Frankly, I saw it as more of a gift to the audience than something she was actually “selling.”

This goes back to a theme I talk about often, usually quoting Jay Abraham saying something like, “It’s your moral responsibility to give your audience what they need and what you have to offer.”

It seemed like she wasn’t even trying that hard…she was just being herself…and she sold more product than anyone at the conference by a wide margin.

I think it might have even been an all-time record for sales at Info-Summit…a conference known for crazy sales results from people who are known as the best salespeople from the stage.

People were lining up at the back table before she completed her presentation and before she even told them the price.

So what does this have to do with “gratefulness vs. envy?”

First of all, it would have been so easy for me to feel inferior to Robin, even envious.

Just 12 hours after I got a rousing standing ovation, speaking on the same stage she did, she sold materials to the tune of hundreds of thousands of dollars.

Mine was a standing ovation while hers was a “running ovation” (to the back of the room for order forms, everyone with credit cards in hand).

But what I felt was anything but envy.

All I could think about was how grateful I was to be in Robin’s inner circle–someone she considers a peer—and someone she would share her wisdom with for the asking.

I couldn’t wait to give her a hug and tell her how proud I was to be her friend and how much I learned by watching her do what she did with such mastery.

Money may be how we keep score…but frankly, being aligned with the best, watching them excel and showing why they are the best, and then being able to learn from them, is what makes us rich.

I know that some of the other speakers (and folks in the audience who sell from the stage as part of their livelihood) were more envious of Robin’s windfall (i.e. the money) then they would ever like to admit.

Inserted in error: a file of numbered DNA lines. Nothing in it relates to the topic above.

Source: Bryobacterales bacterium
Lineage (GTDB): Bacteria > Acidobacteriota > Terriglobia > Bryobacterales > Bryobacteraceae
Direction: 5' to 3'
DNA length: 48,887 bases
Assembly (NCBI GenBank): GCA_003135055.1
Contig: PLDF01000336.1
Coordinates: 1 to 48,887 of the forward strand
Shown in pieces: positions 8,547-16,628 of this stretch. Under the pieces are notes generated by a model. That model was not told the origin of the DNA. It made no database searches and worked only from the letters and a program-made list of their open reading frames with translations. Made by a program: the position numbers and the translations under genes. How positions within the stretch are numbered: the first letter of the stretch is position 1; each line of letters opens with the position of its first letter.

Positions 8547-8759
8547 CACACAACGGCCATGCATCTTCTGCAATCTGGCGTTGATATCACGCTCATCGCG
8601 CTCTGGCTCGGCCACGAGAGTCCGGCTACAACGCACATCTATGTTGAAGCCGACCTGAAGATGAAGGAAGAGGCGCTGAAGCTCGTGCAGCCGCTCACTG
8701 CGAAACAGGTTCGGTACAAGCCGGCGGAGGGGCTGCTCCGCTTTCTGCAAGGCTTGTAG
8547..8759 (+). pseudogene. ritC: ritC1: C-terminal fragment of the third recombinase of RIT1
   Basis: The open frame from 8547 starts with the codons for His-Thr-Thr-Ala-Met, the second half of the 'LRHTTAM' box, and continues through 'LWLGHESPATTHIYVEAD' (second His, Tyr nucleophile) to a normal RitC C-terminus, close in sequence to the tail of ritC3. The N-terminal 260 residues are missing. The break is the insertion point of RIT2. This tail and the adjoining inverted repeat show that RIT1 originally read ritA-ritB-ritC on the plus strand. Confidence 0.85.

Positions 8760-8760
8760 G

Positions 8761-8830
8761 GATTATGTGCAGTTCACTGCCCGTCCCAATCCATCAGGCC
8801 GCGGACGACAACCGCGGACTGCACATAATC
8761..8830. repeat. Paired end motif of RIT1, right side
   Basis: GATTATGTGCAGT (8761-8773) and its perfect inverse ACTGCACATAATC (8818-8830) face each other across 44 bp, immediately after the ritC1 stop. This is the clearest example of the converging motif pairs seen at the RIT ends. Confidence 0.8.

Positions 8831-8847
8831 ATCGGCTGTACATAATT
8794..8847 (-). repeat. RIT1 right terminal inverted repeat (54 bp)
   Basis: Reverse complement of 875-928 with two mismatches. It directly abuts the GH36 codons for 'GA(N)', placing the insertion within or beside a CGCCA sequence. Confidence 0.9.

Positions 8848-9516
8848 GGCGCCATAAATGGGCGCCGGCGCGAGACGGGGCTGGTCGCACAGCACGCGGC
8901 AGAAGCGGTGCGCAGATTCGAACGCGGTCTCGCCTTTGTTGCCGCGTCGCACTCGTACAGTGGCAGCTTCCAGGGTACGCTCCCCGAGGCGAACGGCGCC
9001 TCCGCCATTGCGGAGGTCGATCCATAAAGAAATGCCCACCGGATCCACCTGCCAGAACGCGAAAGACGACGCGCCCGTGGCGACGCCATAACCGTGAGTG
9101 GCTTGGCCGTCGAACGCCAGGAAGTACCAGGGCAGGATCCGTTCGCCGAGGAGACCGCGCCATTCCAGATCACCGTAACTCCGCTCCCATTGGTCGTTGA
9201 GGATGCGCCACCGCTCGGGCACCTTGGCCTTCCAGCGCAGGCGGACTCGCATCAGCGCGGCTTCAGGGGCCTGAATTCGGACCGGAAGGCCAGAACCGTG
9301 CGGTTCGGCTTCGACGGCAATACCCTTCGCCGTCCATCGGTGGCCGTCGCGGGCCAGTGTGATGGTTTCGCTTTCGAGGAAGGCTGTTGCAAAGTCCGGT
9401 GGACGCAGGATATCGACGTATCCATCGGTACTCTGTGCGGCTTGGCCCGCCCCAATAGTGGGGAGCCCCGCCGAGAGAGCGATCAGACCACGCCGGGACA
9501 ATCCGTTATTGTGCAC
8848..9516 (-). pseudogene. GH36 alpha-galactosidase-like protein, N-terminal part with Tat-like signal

Rather than being grateful that they were given a PhD in how to sell from the stage with total class, they felt competitive.

I could tell that some of them were even pissed off.

In fact, I was sitting next to a guy who was mumbling under his breath some version of “I could have done that” or “She’s not that good” etc.

However, anyone who went to being grateful for Robin’s crash course in selling (which she did with such grace) were rewarded in a much bigger way.

I know it sounds corny…but train yourself to try on and then think deeply about gratefulness whenever envy starts to creep into your consciousness.

If you seek out and spend time with game changers and folks achieving at a high level, I know it’s easy to feel envy.

The remedy when you feel like the dumbest person in the room is to think of yourself  as “100% student.” That will hopefully keep the envy out and the gratefulness front and center.

I also recommend that when you are in rooms like this, have a rule:

No inferiority complexes allowed.

You would be astounded with the stories of “inferiority” I have heard from guests at the over 150 “Boardroom Dinners” I hosted over the years.

Those dinners attracted people who have the most impressive resumes and C.V.’s, people who are as accomplished as anyone in the world in their fields; yet they often mentioned to me that they didn’t feel they belonged.

It doesn’t matter how accomplished you are…anyone can fall into this envy trap.

And if you are feeling envy while sitting in a high level mastermind, at a dinner with experts, or anywhere where you feel you don’t belong, a requirement is to change your mindset quickly and turn your envy to gratefulness so you are not wasting your time or your money being there.

One trick to snap yourself out of it, while first seeing yourself as a student,  is to realize you are not simply  in a room of smart people (even if you think they are all smarter than you) but rather you are in a room of people (all peers) getting smarter together.

I can’t think of a room that’s better to hang out in.

Don’t let feelings of envy ruin it.

Getting a little corny again, it is all about being the best “you”—and to only associate with the best “them”–and then be grateful that you can contribute to any room that will have you.

Especially if it’s a room about achievement and success.

Dan Sullivan calls this an abundance mindset rather than a scarcity mindset.


From Eleanor Roosevelt to sum this up:

“No one can make you feel inferior without your consent.” 


Being present and communicative (and not bringing your smart phone to the dinner table) was lesson number one; and not falling into an envy cycle, which starts with being grateful, is lesson number two.

And those two lessons are for every day throughout the year…and if you like, double down on both for Thanksgiving.

Let’s check in on that a year from now.





About the author 

Brian Kurtz